ROSE HILL, Kan. (KSNW) — When you first arrive at the home of Dick Helzer, it feels like you’re entering a ranch straight out of a picture book. From the metallic entry gate proudly displaying the name ‘Helzer’ on it, to the long winding gravel driveway, to the horses galloping in the pasture, the peace and quiet found here is truly breathtaking.
That quiet atmosphere is certainly a much different environment than what the homeowner was used to for 20 years, six months and four days to be exact.
“I had it in my head that millions had gone through before me, and I could make it,” Helzer said.
With three uncles who served in World War II and one who served in World War I, it seemed Helzer was destined for a career in the military.
As a young airman, Helzer got his start as a jet engine mechanic at the former Schilling Air Force Base in Salina.
“I worked the hot section on the engine,” Helzer said. “I did from the back turbine wheel and all that.”
Working as part of a five-man crew, Helzer maintained up to 60 B-47’s on the base.
“Planes would be coming in from Africa, and engines would be running out of gas,” Helzer said.
With the help of his crew, Helzer says he could take an engine in at 10 o’clock in the morning and have it fixed by the time he finished up for the day — at times, he would even help test the engines themselves.
“So I’d get out there, and they’d say, ‘You see Helzer coming around the runway yet?’ ‘Yeah, he’s out on the runway, yeah, already there.’ And I was helping them hook up the engines,” Helzer said.
According to Helzer, some tests ran a bit more smoothly than others.
“I was a two-striper, and I was running test[s] at night by myself with a three-level, and I caught it on fire one night,” Helzer said.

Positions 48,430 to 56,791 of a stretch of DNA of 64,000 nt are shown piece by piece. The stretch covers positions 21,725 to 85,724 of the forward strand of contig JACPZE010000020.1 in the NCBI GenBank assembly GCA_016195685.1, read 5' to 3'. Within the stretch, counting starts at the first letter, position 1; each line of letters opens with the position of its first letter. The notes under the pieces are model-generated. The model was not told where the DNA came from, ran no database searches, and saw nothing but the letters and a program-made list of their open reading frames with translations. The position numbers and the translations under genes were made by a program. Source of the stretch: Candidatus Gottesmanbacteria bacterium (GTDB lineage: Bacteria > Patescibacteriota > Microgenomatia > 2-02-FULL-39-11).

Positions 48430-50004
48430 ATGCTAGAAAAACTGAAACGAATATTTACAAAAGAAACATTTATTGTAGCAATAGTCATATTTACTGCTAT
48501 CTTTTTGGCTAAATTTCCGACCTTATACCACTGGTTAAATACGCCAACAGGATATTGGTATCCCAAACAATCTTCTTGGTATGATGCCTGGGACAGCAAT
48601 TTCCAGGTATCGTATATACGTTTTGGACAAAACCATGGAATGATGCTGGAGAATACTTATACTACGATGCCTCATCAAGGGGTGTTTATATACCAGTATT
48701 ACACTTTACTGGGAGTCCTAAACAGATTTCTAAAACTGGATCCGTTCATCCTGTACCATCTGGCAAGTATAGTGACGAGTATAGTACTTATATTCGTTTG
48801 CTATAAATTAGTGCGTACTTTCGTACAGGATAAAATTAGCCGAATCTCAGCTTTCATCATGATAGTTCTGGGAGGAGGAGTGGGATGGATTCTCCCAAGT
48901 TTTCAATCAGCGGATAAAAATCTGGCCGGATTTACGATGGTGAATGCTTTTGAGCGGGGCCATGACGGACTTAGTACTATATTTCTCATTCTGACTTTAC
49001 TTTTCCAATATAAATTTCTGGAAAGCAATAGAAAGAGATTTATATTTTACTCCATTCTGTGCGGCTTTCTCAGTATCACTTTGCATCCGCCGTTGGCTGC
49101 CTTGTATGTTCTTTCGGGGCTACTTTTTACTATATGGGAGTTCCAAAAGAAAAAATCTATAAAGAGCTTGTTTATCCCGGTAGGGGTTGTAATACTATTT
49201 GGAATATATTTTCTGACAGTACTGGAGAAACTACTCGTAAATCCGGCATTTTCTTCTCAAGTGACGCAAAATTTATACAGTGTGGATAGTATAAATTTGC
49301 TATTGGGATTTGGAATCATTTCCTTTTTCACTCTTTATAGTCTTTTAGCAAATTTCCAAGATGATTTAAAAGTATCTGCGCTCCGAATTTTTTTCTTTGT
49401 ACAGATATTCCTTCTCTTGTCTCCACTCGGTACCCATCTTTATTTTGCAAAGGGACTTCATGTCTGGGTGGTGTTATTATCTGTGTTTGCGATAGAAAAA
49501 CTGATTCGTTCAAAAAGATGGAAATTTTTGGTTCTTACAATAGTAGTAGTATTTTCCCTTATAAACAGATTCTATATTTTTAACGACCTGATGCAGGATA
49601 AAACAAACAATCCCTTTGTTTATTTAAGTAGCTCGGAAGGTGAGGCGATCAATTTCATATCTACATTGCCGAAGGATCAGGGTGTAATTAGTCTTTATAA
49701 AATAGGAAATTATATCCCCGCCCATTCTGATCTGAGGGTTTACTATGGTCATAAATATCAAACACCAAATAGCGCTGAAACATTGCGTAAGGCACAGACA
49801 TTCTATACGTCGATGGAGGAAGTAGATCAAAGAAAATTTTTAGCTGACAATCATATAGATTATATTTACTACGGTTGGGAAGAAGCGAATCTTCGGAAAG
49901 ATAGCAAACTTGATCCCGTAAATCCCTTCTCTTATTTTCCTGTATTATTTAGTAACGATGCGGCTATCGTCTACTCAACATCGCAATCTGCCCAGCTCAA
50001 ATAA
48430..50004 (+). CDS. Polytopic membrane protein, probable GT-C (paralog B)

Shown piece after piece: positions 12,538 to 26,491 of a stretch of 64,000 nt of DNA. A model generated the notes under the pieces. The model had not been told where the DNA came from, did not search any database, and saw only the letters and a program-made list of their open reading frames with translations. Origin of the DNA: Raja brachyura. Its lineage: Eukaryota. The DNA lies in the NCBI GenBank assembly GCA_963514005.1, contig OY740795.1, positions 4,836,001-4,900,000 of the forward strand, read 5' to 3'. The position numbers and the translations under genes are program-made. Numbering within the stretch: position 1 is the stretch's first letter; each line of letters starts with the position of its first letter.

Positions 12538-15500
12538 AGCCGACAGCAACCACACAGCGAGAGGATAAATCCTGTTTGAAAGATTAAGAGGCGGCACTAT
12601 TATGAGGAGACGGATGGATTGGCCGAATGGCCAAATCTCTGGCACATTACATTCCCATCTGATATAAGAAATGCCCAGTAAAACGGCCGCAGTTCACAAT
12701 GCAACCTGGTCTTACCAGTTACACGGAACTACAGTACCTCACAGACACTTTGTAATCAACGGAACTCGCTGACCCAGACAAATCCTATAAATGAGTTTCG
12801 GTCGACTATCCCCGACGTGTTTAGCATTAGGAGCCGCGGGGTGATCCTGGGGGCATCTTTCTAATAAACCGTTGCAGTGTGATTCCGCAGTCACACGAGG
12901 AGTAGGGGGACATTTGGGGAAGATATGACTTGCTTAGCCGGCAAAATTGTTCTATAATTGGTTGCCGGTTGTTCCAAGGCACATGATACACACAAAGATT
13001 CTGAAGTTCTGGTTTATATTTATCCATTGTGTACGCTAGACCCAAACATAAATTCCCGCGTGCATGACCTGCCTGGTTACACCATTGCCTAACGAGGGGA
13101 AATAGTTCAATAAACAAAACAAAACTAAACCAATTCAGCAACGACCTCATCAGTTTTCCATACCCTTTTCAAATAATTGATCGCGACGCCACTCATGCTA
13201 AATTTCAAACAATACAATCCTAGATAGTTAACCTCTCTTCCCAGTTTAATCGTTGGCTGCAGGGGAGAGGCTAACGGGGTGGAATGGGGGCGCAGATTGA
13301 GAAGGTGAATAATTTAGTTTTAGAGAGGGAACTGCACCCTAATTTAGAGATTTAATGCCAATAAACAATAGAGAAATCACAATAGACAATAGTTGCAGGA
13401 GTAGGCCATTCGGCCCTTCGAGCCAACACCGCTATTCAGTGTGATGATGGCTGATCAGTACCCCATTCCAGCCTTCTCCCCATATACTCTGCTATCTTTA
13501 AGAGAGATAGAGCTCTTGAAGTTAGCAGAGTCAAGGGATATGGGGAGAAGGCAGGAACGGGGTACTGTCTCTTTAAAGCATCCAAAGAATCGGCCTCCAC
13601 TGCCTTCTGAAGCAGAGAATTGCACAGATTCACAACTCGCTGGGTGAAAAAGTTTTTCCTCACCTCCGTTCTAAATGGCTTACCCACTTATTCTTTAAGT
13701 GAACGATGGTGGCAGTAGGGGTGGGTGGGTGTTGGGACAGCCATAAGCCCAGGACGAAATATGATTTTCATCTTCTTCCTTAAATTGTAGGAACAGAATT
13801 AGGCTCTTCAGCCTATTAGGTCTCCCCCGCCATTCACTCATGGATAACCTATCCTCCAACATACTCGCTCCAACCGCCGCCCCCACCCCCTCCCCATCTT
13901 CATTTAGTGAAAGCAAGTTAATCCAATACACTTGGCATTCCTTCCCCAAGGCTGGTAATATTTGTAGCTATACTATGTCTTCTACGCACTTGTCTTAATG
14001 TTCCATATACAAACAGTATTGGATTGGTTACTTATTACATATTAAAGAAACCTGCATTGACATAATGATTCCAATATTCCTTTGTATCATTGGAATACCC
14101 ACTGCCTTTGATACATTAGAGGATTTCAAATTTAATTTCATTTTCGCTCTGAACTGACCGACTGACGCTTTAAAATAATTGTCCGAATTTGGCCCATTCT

Thankfully, no one was hurt in the incident. After earning his stripes, Helzer’s superiors recognized the young airman’s potential, pushing him to further his career when he ironically was considering ending it.
“[My superior] said, ‘Helzer, if you’re not going to re-enlist, you’re not going to spare analyzer school.’ So I had to admit I was going to re-enlist,” Helzer said.
Helzer would continue to test aircraft engines at Schilling until the base closed in 1965. He then moved on to both Mather and Walker Air Force Bases.
“I had never worked with tankers or bombers. Went down there in June and went to work on the flight line, and I ran my first B-52 by myself in August,” Helzer said.
At times, Helzer would work on a plane mid-flight. His favorite plane to perform maintenance on was the B-52.
“We’d fly 10-12, 13 B-52s and that many 135s every day out of there,” Helzer said. “I got to go on a B-52 once from Mather to Puerto Rico and back—’bout 40, 50,000 feet, and just smooth and quiet.”
After making Staff Sergeant, Helzer was assigned to go to Vietnam.
“I said, ‘Well, I gotta go now, ‘cuz my brother was already there,'” Helzer said.
Stationed near Saigon, Helzer’s skills would be put to the ultimate test, working on jet engines around the clock.
“We worked 12 hours a day, seven days a week,” Helzer said. “When I first got there, no, we didn’t have a lot of experience. We flew them F-4s, we had RF-101s, RB-57s, C-123, K-models, which had the little jet engines on them and they also sprayed the foliage.”
Helzer said he was one of the lucky ones, adding he didn’t lose any close friends during the war.
“There were only two or three places you could go and always stayed together,” Helzer said.
After his tour of Vietnam, Helzer was stationed at Offutt Air Force Base in Omaha, where he would stay for the next seven years.
“That was the best duty you could ever have,” Helzer said. “We were manned 24/7, so we had looking glass airplanes, and one couldn’t land until we took off.”
After attending a Noncommissioned Officer Academy (NCOS) in Alabama, Helzer says he came back to a particularly tough challenge on base.
“We had an inspection, and the [engine] went unsatisfactory rating, so I told the grant chief, ‘I want that,'” Helzer said. “I got the first outstanding rating in SAC (Strategic Air Command) in 18 months,” Helzer said.
Helzer eventually became the engine shop chief. After short stints at McConnell, the Philippines, and Dias Air Force Base, Helzer retired a Senior Master Sergeant.
“You gotta show me I can’t do it, and you gotta document it, and I said, ‘By that time, I’ll retire,'” Helzer said with a laugh.
If you would like to nominate a veteran for our Veteran Salute, email KSN reporter Hannah Adamson at email@example.com.